Sexual Orientation
Marital Status
Income Sources
Socio-Economic Status

What factors do the clients have in common?
What risk factors do clients have?
Who is eligible for participation?
How are people referred to the program? How are the screened?
How satisfied are the clients?


Evaluation Expert Session
July 16, 2002 Page 9

WHO (Regarding staff):
Who delivers the services?
How are they hired?
How supportive are staff and management of each other?
What qualifications do staff have?
How are staff trained?
How congruent are staff and recipients with one another?
What are staff demographics? (see client demographic list for specifics.)



What happens during the intervention?
What is being delivered?
What are the methods of delivery for each service (e.g., one-on-one, group session, didactic instruction,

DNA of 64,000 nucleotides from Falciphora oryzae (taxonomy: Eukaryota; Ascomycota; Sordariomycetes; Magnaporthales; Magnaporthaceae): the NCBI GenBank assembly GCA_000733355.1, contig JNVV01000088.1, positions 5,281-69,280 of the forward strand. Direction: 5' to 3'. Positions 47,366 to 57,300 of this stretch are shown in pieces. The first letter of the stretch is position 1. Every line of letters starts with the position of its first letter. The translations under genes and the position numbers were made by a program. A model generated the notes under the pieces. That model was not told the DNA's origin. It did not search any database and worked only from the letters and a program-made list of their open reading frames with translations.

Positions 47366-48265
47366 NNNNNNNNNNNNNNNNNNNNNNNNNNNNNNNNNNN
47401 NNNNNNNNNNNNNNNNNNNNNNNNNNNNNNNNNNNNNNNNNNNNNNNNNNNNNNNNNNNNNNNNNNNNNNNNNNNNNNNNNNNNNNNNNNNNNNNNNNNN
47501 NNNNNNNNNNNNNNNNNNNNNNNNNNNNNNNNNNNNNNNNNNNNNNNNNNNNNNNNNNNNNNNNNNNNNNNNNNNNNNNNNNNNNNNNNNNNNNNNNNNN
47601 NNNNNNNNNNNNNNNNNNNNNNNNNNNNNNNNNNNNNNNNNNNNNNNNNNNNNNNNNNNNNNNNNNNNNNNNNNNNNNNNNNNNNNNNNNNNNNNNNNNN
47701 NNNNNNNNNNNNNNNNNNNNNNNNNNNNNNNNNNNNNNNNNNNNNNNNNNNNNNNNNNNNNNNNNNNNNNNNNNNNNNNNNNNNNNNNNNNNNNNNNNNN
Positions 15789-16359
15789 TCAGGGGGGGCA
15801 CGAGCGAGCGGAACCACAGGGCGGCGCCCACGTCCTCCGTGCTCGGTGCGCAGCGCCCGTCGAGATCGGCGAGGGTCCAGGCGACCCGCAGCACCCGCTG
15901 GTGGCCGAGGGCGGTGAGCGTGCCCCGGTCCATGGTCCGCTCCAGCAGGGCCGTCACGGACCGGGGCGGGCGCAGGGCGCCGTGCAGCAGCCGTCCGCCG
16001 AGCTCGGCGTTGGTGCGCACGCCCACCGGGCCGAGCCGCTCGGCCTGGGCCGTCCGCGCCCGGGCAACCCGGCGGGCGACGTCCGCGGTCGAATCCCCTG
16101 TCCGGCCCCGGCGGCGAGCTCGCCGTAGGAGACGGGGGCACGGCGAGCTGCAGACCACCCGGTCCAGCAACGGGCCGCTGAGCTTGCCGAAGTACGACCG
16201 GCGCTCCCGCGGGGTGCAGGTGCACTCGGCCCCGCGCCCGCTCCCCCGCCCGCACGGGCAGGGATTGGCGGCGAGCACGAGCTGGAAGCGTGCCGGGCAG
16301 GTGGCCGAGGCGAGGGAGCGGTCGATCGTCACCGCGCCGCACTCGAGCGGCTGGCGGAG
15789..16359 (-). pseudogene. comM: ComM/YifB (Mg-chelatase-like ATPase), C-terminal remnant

What are the standard operating procedures?
What technologies are in use?
What types of communication techniques are implemented?
What type of organization delivers the program?
How many years has the organization existed? How many years has the program been operating?
What type of reputation does the agency have in the community? What about the program?
What are the methods of service delivery?
How is the intervention structured?
How is confidentiality maintained?


When is the intervention conducted?
How frequently is the intervention conducted?
At what intervals?
At what time of day, week, month, year?
What is the length and/or duration of each service?

Evaluation Expert Session
July 16, 2002 Page 10


Where does the intervention occur?
What type of facility is used?
What is the age and condition of the facility?
In what part of town is the facility? Is it accessible to the target audience? Does public transportation access